Overview and Case Studies3:34 with Nick Pettit
Before we start building an app, let's get familiar with Google's Material Design system by looking at case studies and reviewing the contents of the system.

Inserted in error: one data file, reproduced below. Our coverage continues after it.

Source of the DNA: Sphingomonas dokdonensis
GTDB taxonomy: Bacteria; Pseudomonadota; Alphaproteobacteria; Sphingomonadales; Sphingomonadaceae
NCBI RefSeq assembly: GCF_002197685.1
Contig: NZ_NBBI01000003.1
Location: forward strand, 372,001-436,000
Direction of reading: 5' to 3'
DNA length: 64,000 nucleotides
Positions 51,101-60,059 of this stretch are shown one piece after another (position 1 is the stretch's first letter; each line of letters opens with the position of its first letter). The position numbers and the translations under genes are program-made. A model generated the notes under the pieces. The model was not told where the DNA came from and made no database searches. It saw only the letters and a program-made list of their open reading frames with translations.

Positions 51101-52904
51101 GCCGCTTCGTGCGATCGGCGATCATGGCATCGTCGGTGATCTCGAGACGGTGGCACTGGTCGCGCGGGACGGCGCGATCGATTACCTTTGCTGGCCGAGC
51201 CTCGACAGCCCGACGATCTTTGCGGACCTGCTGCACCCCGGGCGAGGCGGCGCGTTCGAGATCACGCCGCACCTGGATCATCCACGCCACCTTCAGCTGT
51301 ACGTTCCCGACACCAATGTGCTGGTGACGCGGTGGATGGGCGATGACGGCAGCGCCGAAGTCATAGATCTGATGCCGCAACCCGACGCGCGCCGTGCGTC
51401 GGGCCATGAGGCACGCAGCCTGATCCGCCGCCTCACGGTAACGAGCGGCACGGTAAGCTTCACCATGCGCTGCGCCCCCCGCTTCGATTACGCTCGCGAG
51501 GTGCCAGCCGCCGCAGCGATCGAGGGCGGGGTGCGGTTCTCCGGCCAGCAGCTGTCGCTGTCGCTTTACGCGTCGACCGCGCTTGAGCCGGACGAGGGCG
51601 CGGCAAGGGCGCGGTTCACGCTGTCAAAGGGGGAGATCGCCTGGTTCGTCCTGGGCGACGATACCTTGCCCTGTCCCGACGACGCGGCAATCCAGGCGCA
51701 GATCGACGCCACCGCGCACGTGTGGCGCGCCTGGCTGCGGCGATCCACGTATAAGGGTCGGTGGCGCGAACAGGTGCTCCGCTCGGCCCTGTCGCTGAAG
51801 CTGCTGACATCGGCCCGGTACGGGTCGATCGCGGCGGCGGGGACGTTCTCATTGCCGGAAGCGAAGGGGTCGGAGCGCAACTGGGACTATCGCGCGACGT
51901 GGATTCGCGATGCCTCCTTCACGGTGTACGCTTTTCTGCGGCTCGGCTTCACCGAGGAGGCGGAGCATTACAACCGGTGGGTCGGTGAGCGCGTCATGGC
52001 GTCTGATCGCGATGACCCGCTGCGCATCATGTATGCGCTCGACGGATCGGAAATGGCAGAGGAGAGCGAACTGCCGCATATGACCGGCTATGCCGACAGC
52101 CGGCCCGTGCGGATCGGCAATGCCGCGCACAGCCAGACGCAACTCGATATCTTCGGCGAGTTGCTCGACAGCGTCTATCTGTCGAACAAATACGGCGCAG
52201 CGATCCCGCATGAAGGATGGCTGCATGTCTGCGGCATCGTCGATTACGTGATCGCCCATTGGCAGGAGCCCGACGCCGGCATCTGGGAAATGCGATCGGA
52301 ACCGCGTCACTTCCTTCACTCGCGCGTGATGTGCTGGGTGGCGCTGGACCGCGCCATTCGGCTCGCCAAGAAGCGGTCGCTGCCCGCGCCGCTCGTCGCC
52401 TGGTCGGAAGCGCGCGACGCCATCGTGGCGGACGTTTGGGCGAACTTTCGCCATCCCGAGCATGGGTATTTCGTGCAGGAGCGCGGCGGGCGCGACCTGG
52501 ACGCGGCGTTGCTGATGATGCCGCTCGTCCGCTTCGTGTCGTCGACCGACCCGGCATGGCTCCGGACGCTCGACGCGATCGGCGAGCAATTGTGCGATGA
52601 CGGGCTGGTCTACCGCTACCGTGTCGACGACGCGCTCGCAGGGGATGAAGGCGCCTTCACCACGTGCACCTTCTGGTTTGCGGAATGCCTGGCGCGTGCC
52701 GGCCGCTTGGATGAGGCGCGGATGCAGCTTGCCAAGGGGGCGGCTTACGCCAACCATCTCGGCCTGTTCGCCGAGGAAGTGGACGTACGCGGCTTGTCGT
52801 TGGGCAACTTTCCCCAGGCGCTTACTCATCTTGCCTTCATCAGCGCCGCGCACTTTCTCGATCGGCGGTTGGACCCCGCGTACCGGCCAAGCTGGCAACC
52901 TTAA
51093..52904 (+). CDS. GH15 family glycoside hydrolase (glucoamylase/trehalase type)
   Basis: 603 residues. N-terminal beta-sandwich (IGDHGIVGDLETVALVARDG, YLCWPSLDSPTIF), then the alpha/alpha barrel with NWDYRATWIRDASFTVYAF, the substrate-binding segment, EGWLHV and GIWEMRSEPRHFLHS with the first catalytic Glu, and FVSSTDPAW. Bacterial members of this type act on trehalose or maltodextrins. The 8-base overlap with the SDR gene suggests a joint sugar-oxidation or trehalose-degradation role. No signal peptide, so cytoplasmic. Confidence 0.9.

[MUSIC] 0:00 Before we start building an app, let's get familiar with Google's Material Design 0:04 system by looking at case studies and reviewing the contents of the system. 0:08 You can find a link to Google's Material Design website in the notes 0:13 associated with this video. 0:16 Material Design is based on the principles of art and design, but 0:19 it's backed up scientific research. 0:23 Material Design is inspired by physical textures, 0:25 which is where the name material comes from. 0:28 It communicates using print design methods, like typography, grids, space, 0:31 scale, color, and imagery, and it also communicates using motion. 0:36 We won't be animating anything in our design as that's a slightly more 0:42 advanced topic. 0:45 But if you'd like to learn more about that, 0:46 check out the notes associated with this video. 0:49 Material is meant to be cross-platform, so although we're using material to focus on 0:52 a web interface, you could also use it for mobile devices. 0:57 You should see a menu on the left side of the site, and 1:01 if you don't, click the menu icon in the upper left. 1:05 The site is divided into several sections and subsections. 1:09 There's an overview of the Material Design systems, which we're looking at now. 1:14 Then the Material Foundation contains most of the contents of the design system and 1:19 describes its approach to common design concepts, 1:25 like typography, color, and shape. 1:28 And then finally, at the bottom, there's the Material Guidelines, which builds 1:30 on the Foundation section with concepts like theming and common components. 1:34 Let's start back at the top by looking at a case study. 1:40 And the first one in the list is an app called Basil 1:45 that allows users to browse recipes curated by chefs and bartenders. 1:50 If we scroll down to the Product architecture section, it says that 1:57 Basil has four top-level sections that are organized using the Tabs component. 2:03 And if we scroll down a bit more, we can click the Tabs 2:10 component, and it will take us to a related article 2:15 in the Material Guidelines section of the site that details the Tabs component. 2:21 For now, I'm going to go back. 2:27 But what I want you to notice is that as you look through these case studies, 2:29 if you see something you like, there's usually an associated link 2:33 that can tell you more about the concept being demonstrated. 2:37 If we go to the Layout section, we can see how the site uses Material's responsive 2:42 grid layout system and other components, like an image list. 2:47 And scrolling down a little further to the Color section, 2:52 you can investigate how this case study utilizes the Material Design color system. 2:57 We could continue looking at the case studies, but I'm going to stop here. 3:03 However, I strongly encourage you to explore the case studies on your own and 3:08 spend some time reading how they were put together. 3:12 Because it gives you a good overview of features that are available to you 3:14 as a part of Material Design. 3:19 The idea I want you to take away here is that Material Design has a large scope and 3:21 covers a lot of concepts, but at the same time allows for 3:27 a wide variety of visual expression. 3:31
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